Faster footballs result in harder headers
Scientists have discovered the severity of the impact on a player’s head while heading a football is influenced much more by the speed of the ball than its mass and stiffness.
The research, led by the University of Leeds, provides initial guidance for player protection strategies such as replacing goal kicks with throws, roll outs or head-height rules for younger players.
Typically, most headers occur at speeds of less than 65km/h, but they may reach speeds of up to 85km/h when players head back goal kicks.
Previous discussion has focused on using lighter and lower air pressure footballs to reduce the force on the head during heading, but the new study indicates that the speed of the football plays a greater role.
Lead researcher Dr Gregory Tierney, from Leeds’ Faculty of Biological Sciences, said: “The results indicate that the force experienced by the head during football heading is influenced much more by the speed of the ball rather than its mass and stiffness.
“The repetitive forces experienced through heading in football has led to growing concerns about the risk of neurodegenerative diseases.
“A proactive approach to football heading would be to identify player protection strategies that reduce the severity of a header impact without considerable changes to the dynamics of the game.”
The characteristics of a football are highly regulated and features such as circumference, weight, water absorbency and aerodynamic stability are carefully calculated, taking into account the dynamics and skills of the game.
England players Martin Peters (left), and Jack Charlton (right), pictured in 1969 with teammate Francis Lee, were both diagnosed with dementia-related illnesses later in life. Picture: nationaalarchief.nl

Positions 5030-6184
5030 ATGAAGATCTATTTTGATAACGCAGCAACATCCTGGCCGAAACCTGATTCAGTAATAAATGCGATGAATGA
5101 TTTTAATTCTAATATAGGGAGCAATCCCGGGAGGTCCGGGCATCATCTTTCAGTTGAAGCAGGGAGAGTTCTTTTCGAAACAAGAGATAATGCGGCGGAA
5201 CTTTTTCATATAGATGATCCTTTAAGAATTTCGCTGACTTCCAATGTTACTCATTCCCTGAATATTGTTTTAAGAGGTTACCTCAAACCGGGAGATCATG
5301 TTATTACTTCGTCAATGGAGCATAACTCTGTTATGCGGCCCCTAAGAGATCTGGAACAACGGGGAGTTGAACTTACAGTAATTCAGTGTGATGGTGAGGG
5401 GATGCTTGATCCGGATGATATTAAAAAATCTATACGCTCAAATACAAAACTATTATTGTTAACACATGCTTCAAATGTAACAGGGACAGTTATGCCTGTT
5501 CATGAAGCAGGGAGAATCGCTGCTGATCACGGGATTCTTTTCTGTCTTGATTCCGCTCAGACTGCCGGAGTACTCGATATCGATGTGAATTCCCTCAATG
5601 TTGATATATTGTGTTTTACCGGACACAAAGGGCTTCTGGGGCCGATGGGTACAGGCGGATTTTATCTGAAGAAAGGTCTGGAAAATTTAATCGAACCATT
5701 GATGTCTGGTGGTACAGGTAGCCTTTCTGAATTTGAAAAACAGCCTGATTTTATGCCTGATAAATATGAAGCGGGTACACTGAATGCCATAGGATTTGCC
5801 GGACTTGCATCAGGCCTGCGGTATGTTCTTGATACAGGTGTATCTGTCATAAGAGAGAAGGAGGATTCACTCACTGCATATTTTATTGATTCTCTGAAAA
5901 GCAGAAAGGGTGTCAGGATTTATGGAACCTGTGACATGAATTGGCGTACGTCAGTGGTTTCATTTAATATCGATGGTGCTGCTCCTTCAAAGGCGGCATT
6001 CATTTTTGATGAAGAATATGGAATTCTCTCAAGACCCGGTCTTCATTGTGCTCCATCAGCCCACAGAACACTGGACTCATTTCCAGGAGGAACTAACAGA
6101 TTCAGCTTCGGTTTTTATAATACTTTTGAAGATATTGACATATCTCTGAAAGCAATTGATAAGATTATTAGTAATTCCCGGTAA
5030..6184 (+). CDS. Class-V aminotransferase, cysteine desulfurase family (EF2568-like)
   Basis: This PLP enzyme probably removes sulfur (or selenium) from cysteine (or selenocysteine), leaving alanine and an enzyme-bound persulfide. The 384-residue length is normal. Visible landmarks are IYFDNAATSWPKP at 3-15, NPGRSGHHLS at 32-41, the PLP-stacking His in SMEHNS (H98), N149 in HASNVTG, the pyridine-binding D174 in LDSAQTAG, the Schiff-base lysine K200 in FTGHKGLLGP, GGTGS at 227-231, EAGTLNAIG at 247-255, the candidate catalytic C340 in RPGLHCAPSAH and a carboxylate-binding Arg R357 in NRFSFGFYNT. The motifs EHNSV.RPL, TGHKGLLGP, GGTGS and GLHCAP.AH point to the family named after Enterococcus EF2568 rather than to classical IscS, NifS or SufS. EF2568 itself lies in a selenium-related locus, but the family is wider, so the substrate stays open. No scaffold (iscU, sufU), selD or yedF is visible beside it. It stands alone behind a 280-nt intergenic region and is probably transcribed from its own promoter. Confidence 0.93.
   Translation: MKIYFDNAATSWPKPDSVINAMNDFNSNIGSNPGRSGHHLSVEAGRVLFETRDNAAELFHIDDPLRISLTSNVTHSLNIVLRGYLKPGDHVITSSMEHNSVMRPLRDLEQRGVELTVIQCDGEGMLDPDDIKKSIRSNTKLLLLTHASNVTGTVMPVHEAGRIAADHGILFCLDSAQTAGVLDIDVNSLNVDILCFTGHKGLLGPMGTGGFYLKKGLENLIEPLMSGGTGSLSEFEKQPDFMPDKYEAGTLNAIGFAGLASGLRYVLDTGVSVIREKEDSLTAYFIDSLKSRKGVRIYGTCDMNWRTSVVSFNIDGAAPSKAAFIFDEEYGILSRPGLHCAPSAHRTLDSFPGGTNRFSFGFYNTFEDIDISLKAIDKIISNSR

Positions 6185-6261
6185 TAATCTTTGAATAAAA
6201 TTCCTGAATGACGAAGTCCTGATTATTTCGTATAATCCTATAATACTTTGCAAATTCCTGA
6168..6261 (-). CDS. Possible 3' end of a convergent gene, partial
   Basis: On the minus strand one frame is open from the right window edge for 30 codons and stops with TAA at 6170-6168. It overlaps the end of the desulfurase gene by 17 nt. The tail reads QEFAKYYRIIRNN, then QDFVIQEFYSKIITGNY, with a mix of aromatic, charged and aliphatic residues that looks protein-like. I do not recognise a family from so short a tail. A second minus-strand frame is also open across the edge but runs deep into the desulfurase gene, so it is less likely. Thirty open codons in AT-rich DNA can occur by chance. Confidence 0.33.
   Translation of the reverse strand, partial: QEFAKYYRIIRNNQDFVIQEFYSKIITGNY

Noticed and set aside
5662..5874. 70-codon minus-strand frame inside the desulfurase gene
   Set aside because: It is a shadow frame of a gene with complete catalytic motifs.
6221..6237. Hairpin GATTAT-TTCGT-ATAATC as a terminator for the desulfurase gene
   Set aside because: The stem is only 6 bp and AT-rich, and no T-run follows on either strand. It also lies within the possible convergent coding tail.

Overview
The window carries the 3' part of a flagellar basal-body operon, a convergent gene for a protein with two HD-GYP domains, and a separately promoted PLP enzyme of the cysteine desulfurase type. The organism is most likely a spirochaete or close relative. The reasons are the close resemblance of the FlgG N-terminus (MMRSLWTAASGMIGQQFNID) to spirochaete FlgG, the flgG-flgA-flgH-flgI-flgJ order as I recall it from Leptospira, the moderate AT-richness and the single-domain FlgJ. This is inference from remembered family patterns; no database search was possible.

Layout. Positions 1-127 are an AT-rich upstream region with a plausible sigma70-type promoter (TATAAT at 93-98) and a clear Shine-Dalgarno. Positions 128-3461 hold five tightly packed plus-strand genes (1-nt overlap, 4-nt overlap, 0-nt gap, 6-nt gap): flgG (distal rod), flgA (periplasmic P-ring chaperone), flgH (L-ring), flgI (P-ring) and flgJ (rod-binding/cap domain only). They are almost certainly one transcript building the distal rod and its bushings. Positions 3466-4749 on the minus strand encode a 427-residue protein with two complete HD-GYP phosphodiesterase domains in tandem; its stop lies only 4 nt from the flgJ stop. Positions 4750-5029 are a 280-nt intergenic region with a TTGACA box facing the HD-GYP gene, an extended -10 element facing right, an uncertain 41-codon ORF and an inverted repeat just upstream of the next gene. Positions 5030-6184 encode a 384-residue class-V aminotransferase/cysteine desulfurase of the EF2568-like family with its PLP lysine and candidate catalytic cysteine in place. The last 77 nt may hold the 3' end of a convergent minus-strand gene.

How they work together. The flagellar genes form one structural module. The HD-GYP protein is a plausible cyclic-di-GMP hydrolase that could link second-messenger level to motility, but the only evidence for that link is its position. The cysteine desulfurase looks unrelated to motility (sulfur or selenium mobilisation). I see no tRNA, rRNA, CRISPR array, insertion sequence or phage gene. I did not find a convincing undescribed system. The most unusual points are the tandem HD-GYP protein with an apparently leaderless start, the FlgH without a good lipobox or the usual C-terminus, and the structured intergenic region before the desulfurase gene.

Using mathematical models and football header computer simulations, the research team conducted analysis to assess the effect of football speed, mass and stiffness during heading. The results indicated the force experienced by the head is influenced much more by the speed of the ball rather than its physical properties.
It follows Football Association guidance updated earlier this year which recommended no heading for primary school children and a graduated approach to heading for children aged 12 to 16, with age appropriate ball sizes in training and matches.
The FA guidance was introduced after a 2019 study showed professional football players were three and a half times more likely to die from neurogenerative disease, five times more likely to die of Alzheimer’s disease and more than four times more likely to die from motor neurone disease.
The repetitive forces experienced through heading in football has led to growing concerns about the risk of neurodegenerative diseases.
In 2015, the family of former England footballer Jeff Astle launched a foundation in his name, following his death in 2002 from degenerative brain disease, to raise awareness of brain injury in sport.
World Cup winner Sir Geoff Hurst has been working with the foundation and with Alzheimer’s UK to raise awareness of the condition in sport after the loss of several of his England team-mates from dementia, including Martin Peters, Jack Charlton and Ray Wilson.
Main image by Kelvin Stuttard (Pixabay)
Inset image from nationaalarchief.nl.
For further details, contact University of Leeds press officer Lauren Ballinger at L.firstname.lastname@example.org